Jobs and the Downtown Events Center District

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One of the primary missions of DEGC is the creation of jobs for Detroit residents, so it naturally is an important consideration in the development of a transformational events center district in Downtown Detroit.

In the concession management agreement (CMA) Detroit Economic Growth Corporation negotiated on behalf of the Downtown Development Authority, Olympia Development agreed to hire Detroit residents as 51% of its construction workforce. That translates to more than 4,000 Detroit jobs as the event center is being built. Olympia also agreed to significant efforts to hire locally to operate the center. For instance, it will “maximize opportunities” to hire Detroit residents and Detroit-based businesses as suppliers. Olympia pledged to provide development and training opportunities and use local Detroit-based workforce training programs for referrals or targeted hiring. And finally, Olympia agreed to review its efforts in these areas with the DDA.

By a majority vote of elected officials, the Detroit City Council decided that those and other community benefit commitments that Olympia Development did make were sufficient, and that the City had adequate measures in place to enforce them. In a good collaboration all parties make concessions to get the deal done, and now it is done.

Furthermore, the jobs created by the event center are important, but are only a portion of the benefits of the total transformation that the Council has approved. As the $200 million of private development proceeds around the center, it will bring in more construction, businesses, and residents in a thriving community that will generate many more opportunities for Detroiters as well. That’s a good trade for $2.9 million in land that is the only asset the City of Detroit had to commit to this deal.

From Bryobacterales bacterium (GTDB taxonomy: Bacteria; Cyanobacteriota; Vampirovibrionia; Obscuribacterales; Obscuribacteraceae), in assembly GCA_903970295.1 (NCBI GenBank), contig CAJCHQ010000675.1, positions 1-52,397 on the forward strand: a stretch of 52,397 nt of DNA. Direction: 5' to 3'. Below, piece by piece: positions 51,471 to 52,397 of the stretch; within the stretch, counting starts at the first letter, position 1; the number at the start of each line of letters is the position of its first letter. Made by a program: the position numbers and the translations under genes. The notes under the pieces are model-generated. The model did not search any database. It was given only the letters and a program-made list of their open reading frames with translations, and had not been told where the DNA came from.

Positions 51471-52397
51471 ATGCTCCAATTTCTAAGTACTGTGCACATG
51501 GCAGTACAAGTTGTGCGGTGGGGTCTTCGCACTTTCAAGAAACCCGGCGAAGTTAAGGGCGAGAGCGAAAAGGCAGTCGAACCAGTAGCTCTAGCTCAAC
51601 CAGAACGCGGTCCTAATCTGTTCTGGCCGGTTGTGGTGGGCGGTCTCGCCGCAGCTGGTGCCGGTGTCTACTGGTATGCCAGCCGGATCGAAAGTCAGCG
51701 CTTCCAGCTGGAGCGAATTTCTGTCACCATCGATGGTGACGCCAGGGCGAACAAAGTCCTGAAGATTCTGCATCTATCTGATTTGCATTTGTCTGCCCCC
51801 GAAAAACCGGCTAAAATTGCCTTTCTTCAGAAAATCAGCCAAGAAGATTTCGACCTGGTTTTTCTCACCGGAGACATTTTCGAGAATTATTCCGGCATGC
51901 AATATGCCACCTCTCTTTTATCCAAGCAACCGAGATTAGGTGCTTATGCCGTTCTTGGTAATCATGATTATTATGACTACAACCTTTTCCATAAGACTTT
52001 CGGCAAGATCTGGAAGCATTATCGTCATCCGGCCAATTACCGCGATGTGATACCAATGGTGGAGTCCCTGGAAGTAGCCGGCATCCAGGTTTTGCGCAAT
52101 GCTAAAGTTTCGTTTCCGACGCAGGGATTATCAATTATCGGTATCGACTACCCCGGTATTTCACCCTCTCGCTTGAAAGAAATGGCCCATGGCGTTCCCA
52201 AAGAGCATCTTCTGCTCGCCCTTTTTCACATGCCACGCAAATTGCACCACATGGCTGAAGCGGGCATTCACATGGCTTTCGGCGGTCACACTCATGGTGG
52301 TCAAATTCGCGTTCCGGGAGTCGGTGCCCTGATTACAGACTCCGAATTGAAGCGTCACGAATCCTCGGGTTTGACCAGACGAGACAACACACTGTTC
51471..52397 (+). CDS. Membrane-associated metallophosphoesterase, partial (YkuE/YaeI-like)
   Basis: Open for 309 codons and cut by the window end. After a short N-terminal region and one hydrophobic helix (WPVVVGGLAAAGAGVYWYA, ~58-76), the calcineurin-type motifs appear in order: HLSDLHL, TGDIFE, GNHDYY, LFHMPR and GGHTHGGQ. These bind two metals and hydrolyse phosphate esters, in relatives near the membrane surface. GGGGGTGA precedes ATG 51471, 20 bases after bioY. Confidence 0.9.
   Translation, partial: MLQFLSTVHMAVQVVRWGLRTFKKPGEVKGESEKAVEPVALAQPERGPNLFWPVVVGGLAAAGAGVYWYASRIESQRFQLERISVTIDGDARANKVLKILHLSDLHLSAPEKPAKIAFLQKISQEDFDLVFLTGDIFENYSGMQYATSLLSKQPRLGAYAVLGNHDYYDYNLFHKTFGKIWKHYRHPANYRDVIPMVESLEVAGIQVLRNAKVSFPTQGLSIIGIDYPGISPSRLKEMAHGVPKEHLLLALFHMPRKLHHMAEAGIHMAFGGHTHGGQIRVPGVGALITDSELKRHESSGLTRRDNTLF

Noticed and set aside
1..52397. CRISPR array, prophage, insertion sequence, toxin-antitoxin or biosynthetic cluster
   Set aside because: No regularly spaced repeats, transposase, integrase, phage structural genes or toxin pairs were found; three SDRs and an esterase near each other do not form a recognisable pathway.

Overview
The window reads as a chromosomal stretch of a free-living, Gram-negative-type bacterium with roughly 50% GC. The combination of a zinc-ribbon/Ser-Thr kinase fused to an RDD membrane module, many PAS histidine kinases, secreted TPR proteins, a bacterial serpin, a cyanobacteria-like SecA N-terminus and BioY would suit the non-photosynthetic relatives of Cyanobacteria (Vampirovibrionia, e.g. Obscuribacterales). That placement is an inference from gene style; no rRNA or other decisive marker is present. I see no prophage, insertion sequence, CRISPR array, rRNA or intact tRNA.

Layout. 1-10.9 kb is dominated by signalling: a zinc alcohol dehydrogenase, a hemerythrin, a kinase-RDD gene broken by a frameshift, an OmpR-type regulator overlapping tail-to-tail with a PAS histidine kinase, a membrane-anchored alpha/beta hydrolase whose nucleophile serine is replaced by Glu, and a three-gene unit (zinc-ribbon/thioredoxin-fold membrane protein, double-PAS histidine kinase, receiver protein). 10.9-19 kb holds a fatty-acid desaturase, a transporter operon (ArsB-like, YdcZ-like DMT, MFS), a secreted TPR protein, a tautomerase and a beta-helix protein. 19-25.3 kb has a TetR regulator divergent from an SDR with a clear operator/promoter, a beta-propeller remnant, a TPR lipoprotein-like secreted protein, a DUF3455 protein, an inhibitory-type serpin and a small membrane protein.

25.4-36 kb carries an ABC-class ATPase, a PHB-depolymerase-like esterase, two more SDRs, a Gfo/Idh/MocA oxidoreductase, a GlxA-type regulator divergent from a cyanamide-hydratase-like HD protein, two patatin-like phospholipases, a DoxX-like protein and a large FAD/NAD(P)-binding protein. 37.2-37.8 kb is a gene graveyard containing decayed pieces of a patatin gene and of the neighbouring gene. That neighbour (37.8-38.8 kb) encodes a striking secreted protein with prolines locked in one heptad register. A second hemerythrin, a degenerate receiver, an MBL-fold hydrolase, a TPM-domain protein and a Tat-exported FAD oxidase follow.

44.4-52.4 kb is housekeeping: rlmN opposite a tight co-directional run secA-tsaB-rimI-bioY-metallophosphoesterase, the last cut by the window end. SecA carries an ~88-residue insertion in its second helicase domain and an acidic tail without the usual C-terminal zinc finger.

Our negotiations delivered the essentials for a project that will transform Downtown, generate jobs and tax revenues that will benefit the entire city, and make Detroit a must-see destination for fans of sports and entertainment. And we did it by meeting every requirement of the law and the highest ethical standards.

George W. Jackson, Jr.
President and CEO

Jackson to leave DEGC, form private consulting firm

Jackson departing DEGC

George Jackson announced last week that he’ll be leaving DEGC at the end of March to
form his own Detroit-based private consulting and development firm. Needless to say, all
of us here at DEGC are very disappointed about losing such a dynamic leader and a
caring CEO, but we know how passionate he is about the city and look forward to
working with him “from the other side of table,” as he puts it.

George has been the president and CEO of DEGC since February 2002. Prior to that, he
worked for 27 years at DTE Energy, rising to the position of Director of Customer
Marketing.

During the announcement of his resignation, George said, “I had a tremendous run at
DEGC working with great companies here and from around the world, and solid partners
in the private and foundation communities. I look forward to working with great partners
as we continue to transform Detroit into a leader of innovative urban redevelopment.”